Students were to take measurements of their crash cushion before and after their collision although most cushions did not permanently deform. For some reason students were very pleased when their crash cushion suffers little damage; several cited the fact that it could be reused as a positive attribute. Students were also to calculate the Force with and without their crash cushion based on the mass of the cart.

Using this information students were to write a Claim, Evidence, Reasoning (CER) conclusion to answer the question: "Was your crash cushion effective?" After grading these conclusions we realized a few things:
1. Students did not agree on what made a crash cushion effective. Most students realized that decreasing the force, as shown on their graph as a decrease in acceleration, by increasing the time of impact made for a successful crash cushions. A few more realized that stopping the moving cart without letting it bounce back was also good. Yet many students considered their crash cushions ineffective if there was any acceleration, even if they reduced their force by more than 50% .
2. Students do not know what is fact vs. opinion. This must be going around recently. Students often stated opinions or qualitative observations in place of specific measurable data. "Our crash cushion was good because it stopped the cart slowly."
3. Some students did not understand the graph axis, significance of peaks, etc. Referring to the example above, some students incorrectly described the "time of impact" to be just over 2.5 seconds for the control trial. They did not understand or forgot the fact that the cart had to roll down the ramp before the impact.
4. When in doubt, students are prolific. I expected three, maybe 5, sentences from students yet often received a full page. While grading these conclusions I often crossed out over half of what was written because it was superfluous. They seemed to just keep writing and praying for partial credit.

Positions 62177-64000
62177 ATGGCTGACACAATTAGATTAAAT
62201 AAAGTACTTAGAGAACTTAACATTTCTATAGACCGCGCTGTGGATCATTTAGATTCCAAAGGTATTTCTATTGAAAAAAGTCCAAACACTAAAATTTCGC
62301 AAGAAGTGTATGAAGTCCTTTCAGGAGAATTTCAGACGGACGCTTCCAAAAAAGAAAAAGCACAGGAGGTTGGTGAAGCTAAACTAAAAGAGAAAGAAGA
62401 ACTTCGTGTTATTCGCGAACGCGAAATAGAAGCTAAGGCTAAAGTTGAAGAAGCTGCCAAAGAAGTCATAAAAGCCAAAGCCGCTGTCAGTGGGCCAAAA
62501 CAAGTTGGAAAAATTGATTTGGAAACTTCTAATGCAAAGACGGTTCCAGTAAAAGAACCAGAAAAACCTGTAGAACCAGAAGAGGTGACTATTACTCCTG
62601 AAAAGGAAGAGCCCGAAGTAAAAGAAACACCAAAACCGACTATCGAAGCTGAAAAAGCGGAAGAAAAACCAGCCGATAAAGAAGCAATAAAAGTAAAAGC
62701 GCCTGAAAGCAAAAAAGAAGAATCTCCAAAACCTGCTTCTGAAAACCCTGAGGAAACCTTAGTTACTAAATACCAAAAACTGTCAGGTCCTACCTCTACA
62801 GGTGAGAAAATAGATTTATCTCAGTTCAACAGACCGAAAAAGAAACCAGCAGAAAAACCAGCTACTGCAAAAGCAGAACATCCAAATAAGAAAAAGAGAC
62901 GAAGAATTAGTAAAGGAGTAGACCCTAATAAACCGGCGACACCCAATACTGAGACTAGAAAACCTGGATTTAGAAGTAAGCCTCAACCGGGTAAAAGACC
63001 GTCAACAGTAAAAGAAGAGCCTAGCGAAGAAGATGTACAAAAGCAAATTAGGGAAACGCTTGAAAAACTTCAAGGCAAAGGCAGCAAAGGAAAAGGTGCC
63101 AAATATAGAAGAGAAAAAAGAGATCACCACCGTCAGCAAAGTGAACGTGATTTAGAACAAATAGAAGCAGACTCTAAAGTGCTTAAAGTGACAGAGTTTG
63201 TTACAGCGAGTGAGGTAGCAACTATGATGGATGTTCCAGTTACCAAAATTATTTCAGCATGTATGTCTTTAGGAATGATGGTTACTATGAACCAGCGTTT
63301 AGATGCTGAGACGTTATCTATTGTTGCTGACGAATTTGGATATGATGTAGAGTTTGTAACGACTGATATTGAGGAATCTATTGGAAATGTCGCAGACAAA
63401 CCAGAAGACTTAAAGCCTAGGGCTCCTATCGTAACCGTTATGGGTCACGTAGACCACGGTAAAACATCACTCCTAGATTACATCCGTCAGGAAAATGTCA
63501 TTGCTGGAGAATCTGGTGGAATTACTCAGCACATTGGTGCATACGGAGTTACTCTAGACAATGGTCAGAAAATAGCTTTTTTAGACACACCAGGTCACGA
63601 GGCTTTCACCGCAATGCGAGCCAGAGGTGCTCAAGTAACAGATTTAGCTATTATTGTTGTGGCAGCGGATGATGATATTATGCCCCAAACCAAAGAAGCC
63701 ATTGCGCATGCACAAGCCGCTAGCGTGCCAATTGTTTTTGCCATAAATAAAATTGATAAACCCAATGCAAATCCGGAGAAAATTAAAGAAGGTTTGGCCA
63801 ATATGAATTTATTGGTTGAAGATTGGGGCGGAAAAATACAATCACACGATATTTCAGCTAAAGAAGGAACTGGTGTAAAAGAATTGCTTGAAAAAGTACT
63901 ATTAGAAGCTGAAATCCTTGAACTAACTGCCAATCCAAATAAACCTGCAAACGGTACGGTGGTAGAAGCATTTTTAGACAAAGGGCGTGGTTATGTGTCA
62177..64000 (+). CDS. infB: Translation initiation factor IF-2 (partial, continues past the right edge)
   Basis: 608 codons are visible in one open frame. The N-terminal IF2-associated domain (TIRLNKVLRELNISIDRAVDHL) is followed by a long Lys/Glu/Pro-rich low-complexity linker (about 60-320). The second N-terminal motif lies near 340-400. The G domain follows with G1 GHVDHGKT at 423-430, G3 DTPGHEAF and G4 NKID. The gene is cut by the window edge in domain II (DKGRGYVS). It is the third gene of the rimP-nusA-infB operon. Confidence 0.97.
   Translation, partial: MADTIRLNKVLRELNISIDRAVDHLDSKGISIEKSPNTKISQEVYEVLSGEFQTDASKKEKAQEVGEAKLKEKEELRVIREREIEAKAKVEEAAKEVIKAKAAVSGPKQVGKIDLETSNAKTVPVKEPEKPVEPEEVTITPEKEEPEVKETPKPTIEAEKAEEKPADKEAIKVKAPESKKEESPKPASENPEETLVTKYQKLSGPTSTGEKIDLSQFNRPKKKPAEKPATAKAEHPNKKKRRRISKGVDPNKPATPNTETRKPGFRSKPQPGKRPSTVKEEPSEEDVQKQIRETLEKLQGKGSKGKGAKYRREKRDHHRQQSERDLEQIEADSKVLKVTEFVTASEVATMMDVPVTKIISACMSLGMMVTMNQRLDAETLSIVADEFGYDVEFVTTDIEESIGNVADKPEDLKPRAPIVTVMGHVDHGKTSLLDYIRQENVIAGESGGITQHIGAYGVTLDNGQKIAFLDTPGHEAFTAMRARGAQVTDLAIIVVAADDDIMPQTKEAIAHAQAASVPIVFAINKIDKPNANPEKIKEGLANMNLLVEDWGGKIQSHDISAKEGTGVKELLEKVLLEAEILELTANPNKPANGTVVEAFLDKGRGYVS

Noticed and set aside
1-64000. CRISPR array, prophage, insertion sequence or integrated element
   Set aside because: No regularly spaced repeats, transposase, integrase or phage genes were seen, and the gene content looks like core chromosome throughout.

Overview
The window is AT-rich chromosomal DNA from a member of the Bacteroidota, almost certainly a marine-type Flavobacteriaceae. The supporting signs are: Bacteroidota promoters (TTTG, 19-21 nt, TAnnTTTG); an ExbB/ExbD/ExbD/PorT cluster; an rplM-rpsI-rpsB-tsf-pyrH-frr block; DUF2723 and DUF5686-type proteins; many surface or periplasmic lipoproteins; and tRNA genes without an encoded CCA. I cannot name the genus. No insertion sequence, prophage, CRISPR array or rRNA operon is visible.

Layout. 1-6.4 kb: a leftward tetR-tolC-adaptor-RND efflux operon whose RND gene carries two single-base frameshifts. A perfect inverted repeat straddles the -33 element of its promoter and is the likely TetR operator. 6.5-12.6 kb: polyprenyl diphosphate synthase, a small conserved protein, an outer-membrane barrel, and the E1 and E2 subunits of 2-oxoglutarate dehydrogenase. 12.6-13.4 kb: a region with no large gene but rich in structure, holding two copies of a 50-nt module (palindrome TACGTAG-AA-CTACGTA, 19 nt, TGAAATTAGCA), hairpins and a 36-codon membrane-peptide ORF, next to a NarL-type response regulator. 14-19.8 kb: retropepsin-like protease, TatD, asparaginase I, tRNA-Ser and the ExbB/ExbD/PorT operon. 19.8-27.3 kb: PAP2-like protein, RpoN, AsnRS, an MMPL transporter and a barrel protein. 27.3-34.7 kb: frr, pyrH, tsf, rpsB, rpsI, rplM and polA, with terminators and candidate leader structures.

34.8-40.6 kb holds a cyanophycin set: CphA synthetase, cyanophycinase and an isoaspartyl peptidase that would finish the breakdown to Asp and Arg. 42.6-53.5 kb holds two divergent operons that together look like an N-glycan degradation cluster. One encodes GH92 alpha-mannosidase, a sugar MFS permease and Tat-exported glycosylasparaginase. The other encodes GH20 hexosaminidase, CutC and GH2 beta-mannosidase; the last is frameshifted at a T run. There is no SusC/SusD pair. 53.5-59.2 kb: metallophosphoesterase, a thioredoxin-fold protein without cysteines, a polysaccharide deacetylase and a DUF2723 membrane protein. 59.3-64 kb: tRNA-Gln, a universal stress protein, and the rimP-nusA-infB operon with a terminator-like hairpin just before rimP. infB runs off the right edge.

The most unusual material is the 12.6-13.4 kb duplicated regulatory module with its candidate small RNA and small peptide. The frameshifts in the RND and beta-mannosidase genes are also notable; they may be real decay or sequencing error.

Before handing back their conclusions I reviewed the CER format with students and showed them a few pictures of correctly written (short) examples of their peers. I showed them a few sample graphs from their trials and reviewed the significance of each peak. In the future this will be done the day after to give students a chance to correct their CER conclusions before turning them in.

Saturday, January 07, 2017

Where the Bolts Are

Exploratorium genius, Paul Doherty, recently shared this gem of a resource. It's a real-time visual representation of lightning all around the world.

Christmas Convection: The Fiery Fairy

I might very well be the last high school physics teacher teaching the topics of temperature, thermal expansion, heat, and heat transfer. Don't worry, I'll eventually retire and that will be that. (As it is, I've relegated those delicious topics to AP Physics 2, and that course is subject to the whims of enrollment.)

In the meantime, here's a tidbit that I'll be adding this sparking gem of black humor to my convection curriculum.

In my assessment, the flying fairy is a sensitive sensor for air currents in a room. And the fireplace sets up a "negative pressure" by sending heated air up the chimney and drawing air in from the living room. The fairy successfully discovered this air current. Great Success!

The video above went viral a few years ago. And some clever folks produced a satirical follow-up: Fiery Fairy Funeral.

Monday, January 02, 2017

Normalize Science

Most people that know me realize I'm a "science nerd," probably more appropriately described as a "science enthusiast." This means I enjoy talking about, reading about and encouraging others to learn about science. Most science teachers I know are enthusiastic enough about their subjects that they randomly insert science into everyday conversations. Sometimes this is greeted with "Hey that's interesting! Thanks for sharing!" type comments. Other times our science related comments are met with awkward science and a change of subject. This happened several times over the holidays and I was struck by how unusual it seemed to be to "talk science."